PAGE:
I don't understand the point of this article either. I recently obtained a Kindle subscription to this magazine, and after reading editorials from this issue and from the previous week, it seems the editorial staff are comprised of political left-leaning progressives. Gun control isn't in the realm of Pro-life issues. I would like to see a reasonable response to the following: 1) Criminals do not submit to background checks; they don't follow the law by definition. So how would more restrictive gun laws help reduce gun violence? Chicago has some of the most restrictive gun laws in the country, and yet it still has high rates of gun violence. How can this be? 2) Are the editors suggesting an unarmed citizenry to help reduce gun violence or suicides by gun? This is nonsense. Any totalitarian state requires an unarmed citizenry. Is the Society of Jesus really suggesting this? I would like to see real discussion on how to reduce violence instead of focusing on the tools used in violent acts. I would like to conclude by saying that I have always had a lot of respect for the Society, especially for its founder. I hope the Society can rid itself of Marxist leaning members. These are the same folks who gave us liberation theology and went so far as to take up arms in the early 1980's. Please drop your politics and focus on the conversion of souls and the Eucharist.
Catherine Green
4 years ago
Mr. Chaddon, Of course gun control is a pro life issue. All the life issues are connected. Human life is a gift from God, and all violence which takes that life is wrong. In fact, becoming familiar with church teaching on the different life issues can help people to understand the reasoning is the same in every case: human life is sacred, and cannot be taken for our own convenience, fear, greed or selfishness. It is certainly not only Jesuits who teach about the need for gun control- try reading at the US Conference of Catholic Bishops after Newtown! http://www.usccb.org/news/2012/12-219.cfm
Joseph Funaro
4 years ago
Gun violence may be a pro life issue but gun control is a proposed solution. The clergy should stick to moral issues not political ones but if they are going to address political solutions to moral issues I am waiting to see any serious attempts to stop the 1.2 million victims of abortion violence each year. Judging by their lack of any serious action I can only assume that they think the lives of 12000 adults out weigh the lives of 1.2million unborn infants. I am still waiting for the editorial board of America to advocate the appeal of the 14th amendment.
Patrick Schoettmer
4 years ago
Mr. Chaddon, Perhaps you are unfamiliar with this, but the US Conference of Catholic Bishops has made similar appeals. Indeed, the Bishops' representative before the Senate Judiciary Committee testified to that effect, noting that the Bishops have formally labeled gun control a "pro-life" issue and have called for, among other things, universal background checks, extended clip bans, and a full ban on so-called "assault rifles". (http://www.usccb.org/issues-and-action/human-life-and-dignity/criminal-justice-restorative-justice/upload/USCCB-Senate-Testimony-Proposals-to-Reduce-Gun-Violence-2013.pdf) More specifically, to respond to your points: 1) Chicago is on the border with the State of Indiana, which has very lax gun laws. While Chicago can have all the restrictive gun laws it wants, it is trifling easy to flit across the border and purchase guns under the much more lax standards of my home state. More broadly, reducing the number of guns reduces the number of gun incidents. Most gun fatalities are either from suicide or from shooting your loved ones and family members. The incidents of fighting off home invaders, while real, are relatively rare. 2) Australia, New Zealand, and the UK have made such moves to significantly limit the availability of firearms. Are you suggesting that those are totalitarian states? Perhaps, sir, the problem is not in the Church's position on the matter, but rather your unwillingness to challenge orthodoxies of your political partisans and co-ideologues. Perhaps, sir, you are putting your desire to be right with your political allies ahead of the direction your faith would naturally lead you towards. Indeed, Robert Putnam and David Campbell have found in their engaging work on religion and politics (in a book called American Grace) that people tend to change their religious views to match their political views than vice versa. We would all do well to reflect from time to time on why we hold the values we do, and whether they are truly consistent with the ethics we want to hold.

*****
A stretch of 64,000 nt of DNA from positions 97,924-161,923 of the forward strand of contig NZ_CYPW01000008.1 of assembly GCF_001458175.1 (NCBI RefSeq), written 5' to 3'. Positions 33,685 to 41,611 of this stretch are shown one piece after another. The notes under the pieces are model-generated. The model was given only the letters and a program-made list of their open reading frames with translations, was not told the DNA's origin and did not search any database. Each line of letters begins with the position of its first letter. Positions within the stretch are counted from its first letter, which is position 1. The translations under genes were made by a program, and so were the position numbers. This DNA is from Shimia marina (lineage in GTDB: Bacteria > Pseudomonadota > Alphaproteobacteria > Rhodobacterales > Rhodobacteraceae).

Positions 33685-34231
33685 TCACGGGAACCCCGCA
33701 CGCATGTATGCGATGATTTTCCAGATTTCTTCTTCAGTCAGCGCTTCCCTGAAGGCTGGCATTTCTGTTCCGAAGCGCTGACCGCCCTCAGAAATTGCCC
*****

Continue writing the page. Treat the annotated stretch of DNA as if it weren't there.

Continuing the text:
Joseph Funaro
4 years ago
Perhaps sir your last paragraph applies more to you than Mr. Chaddon.. The church teaches that we should extend preferential treatment to the poor and I suspect we both agree with that but would propose very different solutions. I think the bishops should stick with their expertise which is theology and morality and leave the solutions to the laity
Joseph Funaro
4 years ago
Mr. Schoettmer in regard to paragraph (1) please read http://www.bostonmagazine.com/news/blog/2013/08/30/harvard-gun-study-no-decrease-in-violence-with-ban/ Which appears to refute it. Gun violence is caused by violent people. Christ established his church to continue his mission of changing mankind. The more committed Christians there are the less violence. Violent people will always find ways to carry out violence. The church needs to get back to the mission it's founder gave it
Cheryl Drivello
2 years 9 months ago
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frank smith
4 years ago
Molon Labe